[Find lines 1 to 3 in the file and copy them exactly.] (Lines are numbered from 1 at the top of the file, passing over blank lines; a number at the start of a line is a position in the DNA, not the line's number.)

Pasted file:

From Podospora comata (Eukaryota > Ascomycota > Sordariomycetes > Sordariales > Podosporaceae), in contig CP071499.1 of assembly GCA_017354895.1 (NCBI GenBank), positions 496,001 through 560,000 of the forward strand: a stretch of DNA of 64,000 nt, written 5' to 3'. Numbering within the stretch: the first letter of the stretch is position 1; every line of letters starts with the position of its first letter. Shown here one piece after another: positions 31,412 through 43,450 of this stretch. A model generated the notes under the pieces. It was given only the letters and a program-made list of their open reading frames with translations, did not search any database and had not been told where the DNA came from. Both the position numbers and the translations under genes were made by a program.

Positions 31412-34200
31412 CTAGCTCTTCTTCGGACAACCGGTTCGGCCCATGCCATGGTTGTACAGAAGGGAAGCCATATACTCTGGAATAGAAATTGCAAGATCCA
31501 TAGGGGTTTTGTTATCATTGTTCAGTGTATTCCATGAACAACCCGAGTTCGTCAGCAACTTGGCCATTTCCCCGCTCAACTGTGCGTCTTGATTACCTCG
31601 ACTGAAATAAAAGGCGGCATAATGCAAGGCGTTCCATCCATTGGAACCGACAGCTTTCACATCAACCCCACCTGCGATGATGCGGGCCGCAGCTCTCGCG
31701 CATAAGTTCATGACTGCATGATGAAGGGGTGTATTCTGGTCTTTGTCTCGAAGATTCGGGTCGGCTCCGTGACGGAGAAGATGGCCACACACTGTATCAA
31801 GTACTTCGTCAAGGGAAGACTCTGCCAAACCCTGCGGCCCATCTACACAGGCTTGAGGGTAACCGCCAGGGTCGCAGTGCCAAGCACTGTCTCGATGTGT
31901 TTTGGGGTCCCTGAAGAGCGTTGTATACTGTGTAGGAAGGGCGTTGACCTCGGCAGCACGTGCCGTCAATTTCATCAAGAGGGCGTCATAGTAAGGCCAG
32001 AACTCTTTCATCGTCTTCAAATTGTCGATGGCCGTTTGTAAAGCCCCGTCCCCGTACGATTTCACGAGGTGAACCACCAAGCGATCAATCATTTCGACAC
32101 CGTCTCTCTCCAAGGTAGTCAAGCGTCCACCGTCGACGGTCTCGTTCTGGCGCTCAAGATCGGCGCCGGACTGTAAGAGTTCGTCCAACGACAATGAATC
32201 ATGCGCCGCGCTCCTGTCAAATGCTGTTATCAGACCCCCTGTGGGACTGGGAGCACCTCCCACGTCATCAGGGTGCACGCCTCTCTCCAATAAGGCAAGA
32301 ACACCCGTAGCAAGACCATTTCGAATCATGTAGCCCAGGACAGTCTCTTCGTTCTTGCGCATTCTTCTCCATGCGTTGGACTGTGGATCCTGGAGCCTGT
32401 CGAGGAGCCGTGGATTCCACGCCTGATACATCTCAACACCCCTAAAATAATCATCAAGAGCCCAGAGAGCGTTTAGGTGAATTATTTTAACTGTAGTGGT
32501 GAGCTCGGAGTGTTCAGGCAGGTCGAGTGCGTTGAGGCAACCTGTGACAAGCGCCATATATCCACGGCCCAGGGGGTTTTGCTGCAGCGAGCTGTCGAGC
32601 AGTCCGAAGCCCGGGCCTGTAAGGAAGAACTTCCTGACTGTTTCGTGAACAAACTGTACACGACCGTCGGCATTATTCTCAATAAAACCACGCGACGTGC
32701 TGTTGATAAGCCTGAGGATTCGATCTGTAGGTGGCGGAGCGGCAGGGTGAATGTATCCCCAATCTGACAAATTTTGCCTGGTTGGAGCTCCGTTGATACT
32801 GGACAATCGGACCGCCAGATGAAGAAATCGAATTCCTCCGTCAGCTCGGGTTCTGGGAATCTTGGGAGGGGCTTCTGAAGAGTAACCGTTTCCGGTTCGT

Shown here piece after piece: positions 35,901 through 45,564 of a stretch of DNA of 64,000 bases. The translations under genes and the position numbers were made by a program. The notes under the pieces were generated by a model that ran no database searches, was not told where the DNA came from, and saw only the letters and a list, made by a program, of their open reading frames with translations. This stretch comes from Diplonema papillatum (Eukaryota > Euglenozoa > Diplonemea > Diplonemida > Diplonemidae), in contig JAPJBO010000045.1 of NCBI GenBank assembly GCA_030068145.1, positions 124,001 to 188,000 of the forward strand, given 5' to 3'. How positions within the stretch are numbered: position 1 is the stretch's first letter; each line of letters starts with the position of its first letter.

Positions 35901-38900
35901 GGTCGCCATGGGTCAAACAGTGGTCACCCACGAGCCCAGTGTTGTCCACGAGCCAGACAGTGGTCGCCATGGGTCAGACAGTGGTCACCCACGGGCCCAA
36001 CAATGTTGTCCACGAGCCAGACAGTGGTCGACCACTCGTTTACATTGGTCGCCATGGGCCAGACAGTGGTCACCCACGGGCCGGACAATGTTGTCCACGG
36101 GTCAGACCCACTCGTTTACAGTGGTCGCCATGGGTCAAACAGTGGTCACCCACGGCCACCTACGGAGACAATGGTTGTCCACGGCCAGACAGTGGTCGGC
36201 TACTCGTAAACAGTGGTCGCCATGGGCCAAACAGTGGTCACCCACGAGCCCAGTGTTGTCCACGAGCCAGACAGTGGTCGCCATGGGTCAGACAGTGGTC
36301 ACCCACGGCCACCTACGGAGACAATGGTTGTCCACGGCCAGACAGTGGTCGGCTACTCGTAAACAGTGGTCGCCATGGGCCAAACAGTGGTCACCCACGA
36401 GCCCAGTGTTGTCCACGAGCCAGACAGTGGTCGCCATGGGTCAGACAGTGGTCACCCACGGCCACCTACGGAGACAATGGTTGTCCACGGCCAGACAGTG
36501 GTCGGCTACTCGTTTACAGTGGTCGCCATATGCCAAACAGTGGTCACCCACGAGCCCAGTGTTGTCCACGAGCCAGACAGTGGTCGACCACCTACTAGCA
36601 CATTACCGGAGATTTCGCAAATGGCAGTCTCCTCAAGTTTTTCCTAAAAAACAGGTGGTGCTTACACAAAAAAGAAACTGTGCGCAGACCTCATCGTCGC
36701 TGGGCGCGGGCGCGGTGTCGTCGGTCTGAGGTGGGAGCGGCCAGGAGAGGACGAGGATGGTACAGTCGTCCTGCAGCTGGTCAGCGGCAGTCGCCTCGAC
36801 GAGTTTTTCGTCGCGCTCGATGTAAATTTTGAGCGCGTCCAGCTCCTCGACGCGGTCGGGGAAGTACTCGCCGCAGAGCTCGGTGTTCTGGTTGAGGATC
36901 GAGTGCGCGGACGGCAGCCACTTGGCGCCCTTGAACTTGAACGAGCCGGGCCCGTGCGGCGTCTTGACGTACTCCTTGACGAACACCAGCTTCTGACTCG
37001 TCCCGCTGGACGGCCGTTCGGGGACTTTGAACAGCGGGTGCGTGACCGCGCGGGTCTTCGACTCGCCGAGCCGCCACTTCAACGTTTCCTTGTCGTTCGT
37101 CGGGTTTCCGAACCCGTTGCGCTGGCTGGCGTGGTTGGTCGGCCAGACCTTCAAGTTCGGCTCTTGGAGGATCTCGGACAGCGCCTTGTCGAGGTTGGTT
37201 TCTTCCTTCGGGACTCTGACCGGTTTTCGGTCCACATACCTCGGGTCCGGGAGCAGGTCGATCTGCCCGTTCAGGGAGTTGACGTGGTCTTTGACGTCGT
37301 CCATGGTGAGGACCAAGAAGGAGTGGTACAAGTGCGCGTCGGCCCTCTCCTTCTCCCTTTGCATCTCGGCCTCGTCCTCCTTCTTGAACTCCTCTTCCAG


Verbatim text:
From Podospora comata (Eukaryota > Ascomycota > Sordariomycetes > Sordariales > Podosporaceae), in contig CP071499.1 of assembly GCA_017354895.1 (NCBI GenBank), positions 496,001 through 560,000 of the forward strand: a stretch of DNA of 64,000 nt, written 5' to 3'. Numbering within the stretch: the first letter of the stretch is position 1; every line of letters starts with the position of its first letter. Shown here one piece after another: positions 31,412 through 43,450 of this stretch. A model generated the notes under the pieces. It was given only the letters and a program-made list of their open reading frames with translations, did not search any database and had not been told where the DNA came from. Both the position numbers and the translations under genes were made by a program.

Positions 31412-34200
31412 CTAGCTCTTCTTCGGACAACCGGTTCGGCCCATGCCATGGTTGTACAGAAGGGAAGCCATATACTCTGGAATAGAAATTGCAAGATCCA